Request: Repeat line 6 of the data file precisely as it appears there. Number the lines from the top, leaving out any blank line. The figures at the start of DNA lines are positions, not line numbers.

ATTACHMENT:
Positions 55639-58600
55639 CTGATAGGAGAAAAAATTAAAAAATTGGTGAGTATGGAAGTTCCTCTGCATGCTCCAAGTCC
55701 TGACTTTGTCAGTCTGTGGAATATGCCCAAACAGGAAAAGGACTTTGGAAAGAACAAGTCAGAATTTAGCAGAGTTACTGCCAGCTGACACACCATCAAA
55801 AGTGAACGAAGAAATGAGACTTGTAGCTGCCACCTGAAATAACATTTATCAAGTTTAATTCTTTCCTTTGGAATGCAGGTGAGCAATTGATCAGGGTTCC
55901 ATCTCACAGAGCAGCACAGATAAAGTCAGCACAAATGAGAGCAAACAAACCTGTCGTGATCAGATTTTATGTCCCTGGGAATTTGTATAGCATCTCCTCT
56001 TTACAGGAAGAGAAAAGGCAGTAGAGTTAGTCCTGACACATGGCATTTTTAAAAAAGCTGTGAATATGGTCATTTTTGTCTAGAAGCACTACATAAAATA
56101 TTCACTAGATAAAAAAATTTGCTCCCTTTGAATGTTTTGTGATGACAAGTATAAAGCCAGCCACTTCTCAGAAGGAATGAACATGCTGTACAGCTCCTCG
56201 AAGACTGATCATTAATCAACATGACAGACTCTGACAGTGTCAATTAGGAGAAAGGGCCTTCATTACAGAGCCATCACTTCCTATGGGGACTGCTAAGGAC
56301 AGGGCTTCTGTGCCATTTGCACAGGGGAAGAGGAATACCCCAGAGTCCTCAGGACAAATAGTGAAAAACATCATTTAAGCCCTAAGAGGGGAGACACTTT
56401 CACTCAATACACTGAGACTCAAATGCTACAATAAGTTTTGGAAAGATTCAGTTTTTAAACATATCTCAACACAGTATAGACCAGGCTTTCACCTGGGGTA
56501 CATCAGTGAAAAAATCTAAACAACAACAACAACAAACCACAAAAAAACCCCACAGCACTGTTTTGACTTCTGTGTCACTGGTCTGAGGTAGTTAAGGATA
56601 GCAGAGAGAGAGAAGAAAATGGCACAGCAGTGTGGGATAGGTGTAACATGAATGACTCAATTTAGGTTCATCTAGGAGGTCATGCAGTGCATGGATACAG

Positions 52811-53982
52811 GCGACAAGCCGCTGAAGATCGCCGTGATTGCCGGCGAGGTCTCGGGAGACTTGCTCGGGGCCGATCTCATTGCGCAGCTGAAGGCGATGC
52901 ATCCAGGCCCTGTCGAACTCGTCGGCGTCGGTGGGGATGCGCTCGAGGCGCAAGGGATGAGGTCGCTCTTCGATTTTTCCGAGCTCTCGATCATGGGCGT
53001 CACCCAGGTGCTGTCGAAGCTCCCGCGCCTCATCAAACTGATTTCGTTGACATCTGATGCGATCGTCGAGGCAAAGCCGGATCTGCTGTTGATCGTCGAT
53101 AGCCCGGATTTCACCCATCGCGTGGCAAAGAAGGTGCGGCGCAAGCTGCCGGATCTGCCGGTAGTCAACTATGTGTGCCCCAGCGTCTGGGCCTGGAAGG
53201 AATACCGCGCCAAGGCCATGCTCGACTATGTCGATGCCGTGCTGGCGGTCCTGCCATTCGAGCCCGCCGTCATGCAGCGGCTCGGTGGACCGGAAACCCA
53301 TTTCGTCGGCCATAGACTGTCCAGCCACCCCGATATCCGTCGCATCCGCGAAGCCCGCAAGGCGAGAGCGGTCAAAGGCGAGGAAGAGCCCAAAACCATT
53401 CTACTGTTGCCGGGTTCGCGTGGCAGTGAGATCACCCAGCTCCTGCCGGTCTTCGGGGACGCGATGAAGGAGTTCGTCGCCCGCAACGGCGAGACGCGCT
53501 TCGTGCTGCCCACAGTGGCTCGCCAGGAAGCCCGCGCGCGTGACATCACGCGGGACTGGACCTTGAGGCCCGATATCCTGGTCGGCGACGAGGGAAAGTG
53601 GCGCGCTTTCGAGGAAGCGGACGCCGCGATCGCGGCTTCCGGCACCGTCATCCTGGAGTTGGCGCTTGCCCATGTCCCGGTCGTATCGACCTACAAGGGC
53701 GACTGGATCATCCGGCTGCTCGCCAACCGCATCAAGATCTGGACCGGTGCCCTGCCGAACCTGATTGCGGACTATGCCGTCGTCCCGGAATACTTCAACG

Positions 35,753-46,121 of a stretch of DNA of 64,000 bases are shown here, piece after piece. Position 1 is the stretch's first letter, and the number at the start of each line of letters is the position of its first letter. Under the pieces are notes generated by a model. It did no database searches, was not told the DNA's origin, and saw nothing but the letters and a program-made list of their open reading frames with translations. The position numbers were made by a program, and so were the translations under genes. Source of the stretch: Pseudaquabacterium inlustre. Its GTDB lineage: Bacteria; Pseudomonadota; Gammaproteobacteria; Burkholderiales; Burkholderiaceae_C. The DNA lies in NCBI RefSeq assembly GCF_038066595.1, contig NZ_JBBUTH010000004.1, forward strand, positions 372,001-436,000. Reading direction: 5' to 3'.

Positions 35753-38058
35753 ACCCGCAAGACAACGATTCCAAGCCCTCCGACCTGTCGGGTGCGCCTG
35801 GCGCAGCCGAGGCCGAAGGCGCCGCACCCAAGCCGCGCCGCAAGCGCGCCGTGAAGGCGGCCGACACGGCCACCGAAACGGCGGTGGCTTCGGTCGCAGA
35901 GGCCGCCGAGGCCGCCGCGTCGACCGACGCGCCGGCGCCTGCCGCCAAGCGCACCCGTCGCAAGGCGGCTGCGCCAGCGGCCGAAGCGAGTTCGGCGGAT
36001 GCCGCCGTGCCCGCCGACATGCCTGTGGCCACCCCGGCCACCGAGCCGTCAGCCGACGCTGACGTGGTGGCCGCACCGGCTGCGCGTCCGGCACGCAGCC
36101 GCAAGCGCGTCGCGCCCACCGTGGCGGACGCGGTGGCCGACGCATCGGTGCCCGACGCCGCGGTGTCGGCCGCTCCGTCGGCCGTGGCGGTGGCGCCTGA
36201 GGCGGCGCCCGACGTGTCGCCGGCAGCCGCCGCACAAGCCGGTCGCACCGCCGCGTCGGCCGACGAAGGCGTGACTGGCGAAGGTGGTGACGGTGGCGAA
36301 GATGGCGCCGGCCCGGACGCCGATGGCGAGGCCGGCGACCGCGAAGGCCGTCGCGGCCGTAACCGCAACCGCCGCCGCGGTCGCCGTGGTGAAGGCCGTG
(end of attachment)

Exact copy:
56001 TTACAGGAAGAGAAAAGGCAGTAGAGTTAGTCCTGACACATGGCATTTTTAAAAAAGCTGTGAATATGGTCATTTTTGTCTAGAAGCACTACATAAAATA